Silver is a commodity, a precious metal like gold, platinum or palladium. Being in such exclusive company, it is no wonder silver is viewed as gold’s “little brother.”

Supply and demand levels play an essential role in the price of silver. The quantities of silver above and below ground also play an important role in the price. Its price determines whether exploiting silver ore makes sense or not. Silver is deep in the ground and the extraction process is expensive so a low market price for silver makes it an unfeasible investment.

Trading Silver

The forex dashboard offers the opportunity to trade silver as it is quite an active market. Silver is paired against the USD, and the pair is known as XAG/USD. Therefore, when trading silver the US economic news and data influences the pair, just like with gold (XAU/USD).

Speaking of gold, the two tend to move in a correlated manner; it is very rare to see gold and silver move in different directions. If this does occur, it typically happens within lower timeframes, due to seasonal factors. In any case, traders use a so-called “gold-to-silver” ratio to determine when it is safer to trade silver based on its general correlation with gold.

What Moves Silver Prices

Believe it or not, scrap silver drives market moves many times larger than its own price. Silver is used in the manufacturing process of many products and because it has such an active industrial component, when certain industries go bust (e.g. products aren’t in demand anymore) scrap silver increases the amount of available silver. Therefore, with more silver available, the price will have a harder time rising. Silver jewellery, coins, the photography industry, etc. are just some examples of how scrap silver can influence supply and demand.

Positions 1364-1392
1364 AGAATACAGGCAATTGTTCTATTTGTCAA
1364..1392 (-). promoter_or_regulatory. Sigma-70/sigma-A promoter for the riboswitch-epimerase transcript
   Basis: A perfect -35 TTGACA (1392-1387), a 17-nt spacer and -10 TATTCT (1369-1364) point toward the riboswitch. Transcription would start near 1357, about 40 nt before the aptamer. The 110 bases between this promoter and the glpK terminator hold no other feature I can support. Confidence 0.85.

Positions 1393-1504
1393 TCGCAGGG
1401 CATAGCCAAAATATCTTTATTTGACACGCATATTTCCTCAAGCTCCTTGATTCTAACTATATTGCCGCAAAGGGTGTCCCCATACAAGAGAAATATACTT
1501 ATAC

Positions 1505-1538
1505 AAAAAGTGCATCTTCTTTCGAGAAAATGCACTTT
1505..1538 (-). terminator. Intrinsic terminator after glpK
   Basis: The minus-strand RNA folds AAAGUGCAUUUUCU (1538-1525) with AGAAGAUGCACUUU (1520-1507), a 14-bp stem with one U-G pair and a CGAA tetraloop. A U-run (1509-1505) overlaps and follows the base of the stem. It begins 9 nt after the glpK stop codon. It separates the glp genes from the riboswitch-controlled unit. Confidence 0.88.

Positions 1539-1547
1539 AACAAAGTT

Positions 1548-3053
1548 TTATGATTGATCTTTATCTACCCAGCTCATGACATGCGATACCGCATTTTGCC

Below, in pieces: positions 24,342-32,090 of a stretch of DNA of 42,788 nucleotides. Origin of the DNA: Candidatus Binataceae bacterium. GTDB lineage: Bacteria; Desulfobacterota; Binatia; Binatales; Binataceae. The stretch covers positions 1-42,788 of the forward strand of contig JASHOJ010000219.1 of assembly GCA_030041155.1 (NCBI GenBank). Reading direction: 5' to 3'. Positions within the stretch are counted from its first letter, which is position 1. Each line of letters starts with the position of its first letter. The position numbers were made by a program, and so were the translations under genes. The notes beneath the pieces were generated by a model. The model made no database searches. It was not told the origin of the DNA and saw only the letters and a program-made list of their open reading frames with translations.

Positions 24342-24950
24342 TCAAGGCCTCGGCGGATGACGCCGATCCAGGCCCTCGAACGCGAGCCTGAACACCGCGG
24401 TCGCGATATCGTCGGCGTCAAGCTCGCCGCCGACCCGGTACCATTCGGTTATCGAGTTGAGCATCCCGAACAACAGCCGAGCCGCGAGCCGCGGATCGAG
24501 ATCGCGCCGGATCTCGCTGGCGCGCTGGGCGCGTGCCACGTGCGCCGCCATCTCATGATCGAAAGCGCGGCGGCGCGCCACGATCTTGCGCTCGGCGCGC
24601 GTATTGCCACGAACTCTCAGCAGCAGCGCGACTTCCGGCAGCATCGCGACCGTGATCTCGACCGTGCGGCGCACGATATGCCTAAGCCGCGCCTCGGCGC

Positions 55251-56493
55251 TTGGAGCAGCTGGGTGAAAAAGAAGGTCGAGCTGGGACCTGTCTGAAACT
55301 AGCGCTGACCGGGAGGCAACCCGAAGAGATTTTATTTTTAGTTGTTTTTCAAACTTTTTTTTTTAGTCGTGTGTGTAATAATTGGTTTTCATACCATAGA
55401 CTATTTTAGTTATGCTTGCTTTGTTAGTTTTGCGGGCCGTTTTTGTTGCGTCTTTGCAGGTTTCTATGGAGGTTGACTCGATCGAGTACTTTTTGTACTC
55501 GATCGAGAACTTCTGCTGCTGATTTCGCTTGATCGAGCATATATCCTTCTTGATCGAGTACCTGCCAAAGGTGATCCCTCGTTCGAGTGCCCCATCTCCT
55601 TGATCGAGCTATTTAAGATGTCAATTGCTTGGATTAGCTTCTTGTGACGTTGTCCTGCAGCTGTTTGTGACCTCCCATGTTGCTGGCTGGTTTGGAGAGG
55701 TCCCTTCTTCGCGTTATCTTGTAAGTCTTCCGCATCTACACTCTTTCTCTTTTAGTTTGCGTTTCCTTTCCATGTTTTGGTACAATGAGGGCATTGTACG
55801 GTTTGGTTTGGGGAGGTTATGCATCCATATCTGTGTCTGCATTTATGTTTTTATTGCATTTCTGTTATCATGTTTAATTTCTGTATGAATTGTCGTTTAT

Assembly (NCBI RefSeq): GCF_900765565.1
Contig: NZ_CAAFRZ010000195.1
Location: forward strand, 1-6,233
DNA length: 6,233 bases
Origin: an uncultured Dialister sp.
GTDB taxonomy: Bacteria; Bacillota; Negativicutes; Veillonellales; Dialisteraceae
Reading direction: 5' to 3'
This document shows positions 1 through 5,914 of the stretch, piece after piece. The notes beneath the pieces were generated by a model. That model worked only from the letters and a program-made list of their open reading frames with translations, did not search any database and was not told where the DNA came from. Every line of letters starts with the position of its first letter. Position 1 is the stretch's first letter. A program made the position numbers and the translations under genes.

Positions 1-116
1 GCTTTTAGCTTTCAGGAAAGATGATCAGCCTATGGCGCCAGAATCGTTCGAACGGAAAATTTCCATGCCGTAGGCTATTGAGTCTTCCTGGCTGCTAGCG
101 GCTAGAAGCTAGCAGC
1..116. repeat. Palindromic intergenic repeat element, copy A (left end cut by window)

Just like gold, silver is seen as a safe-haven investment. Therefore, changes in macroeconomic trends around the world can influence investors’ appetite for silver. For instance, when the economy falls into a recession, investors tend to protect their portfolios by adding a safe-haven component, increasing the demand for gold or silver. Alternatively, booming economic conditions stimulate investors to take more risk, causing the demand for silver as an investment to decline.

Like gold, silver protects against inflation. Higher inflation levels eat away at the value of a currency, while silver has the power of retaining its value. Silver acts as a hedge against inflation, and in times of high inflation investors typically dedicate a more significant portion of their portfolio to silver or gold.

Finally, the strength of the dollar plays a crucial role when trading silver. Look for inflation (Consumer Price Index), GDP (Gross Domestic Product), NFP (Non-Farm Payrolls), and other 1st tier economic data from the United States to create swings in the silver market too.

Main Takeaways:

  • XAG/USD stands for Silver against the U.S. Dollar.
  • Supply and demand imbalances influence the price of silver.
  • Traders closely watch the gold-to-silver ratio.
  • Silver can be a hedge against inflation.